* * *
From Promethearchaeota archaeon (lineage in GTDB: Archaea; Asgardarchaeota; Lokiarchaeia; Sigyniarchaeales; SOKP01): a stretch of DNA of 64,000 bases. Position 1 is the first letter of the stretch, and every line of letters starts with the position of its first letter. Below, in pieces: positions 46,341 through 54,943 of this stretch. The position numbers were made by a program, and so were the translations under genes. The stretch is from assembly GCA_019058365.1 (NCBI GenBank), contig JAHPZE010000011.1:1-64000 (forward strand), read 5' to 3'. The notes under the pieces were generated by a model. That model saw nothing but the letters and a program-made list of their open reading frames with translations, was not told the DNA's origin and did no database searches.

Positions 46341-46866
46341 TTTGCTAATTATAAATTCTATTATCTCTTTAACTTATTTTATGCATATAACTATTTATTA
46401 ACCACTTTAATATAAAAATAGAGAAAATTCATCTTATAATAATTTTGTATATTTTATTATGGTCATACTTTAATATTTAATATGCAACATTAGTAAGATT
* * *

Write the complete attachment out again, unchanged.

From Promethearchaeota archaeon (lineage in GTDB: Archaea; Asgardarchaeota; Lokiarchaeia; Sigyniarchaeales; SOKP01): a stretch of DNA of 64,000 bases. Position 1 is the first letter of the stretch, and every line of letters starts with the position of its first letter. Below, in pieces: positions 46,341 through 54,943 of this stretch. The position numbers were made by a program, and so were the translations under genes. The stretch is from assembly GCA_019058365.1 (NCBI GenBank), contig JAHPZE010000011.1:1-64000 (forward strand), read 5' to 3'. The notes under the pieces were generated by a model. That model saw nothing but the letters and a program-made list of their open reading frames with translations, was not told the DNA's origin and did no database searches.

Positions 46341-46866
46341 TTTGCTAATTATAAATTCTATTATCTCTTTAACTTATTTTATGCATATAACTATTTATTA
46401 ACCACTTTAATATAAAAATAGAGAAAATTCATCTTATAATAATTTTGTATATTTTATTATGGTCATACTTTAATATTTAATATGCAACATTAGTAAGATT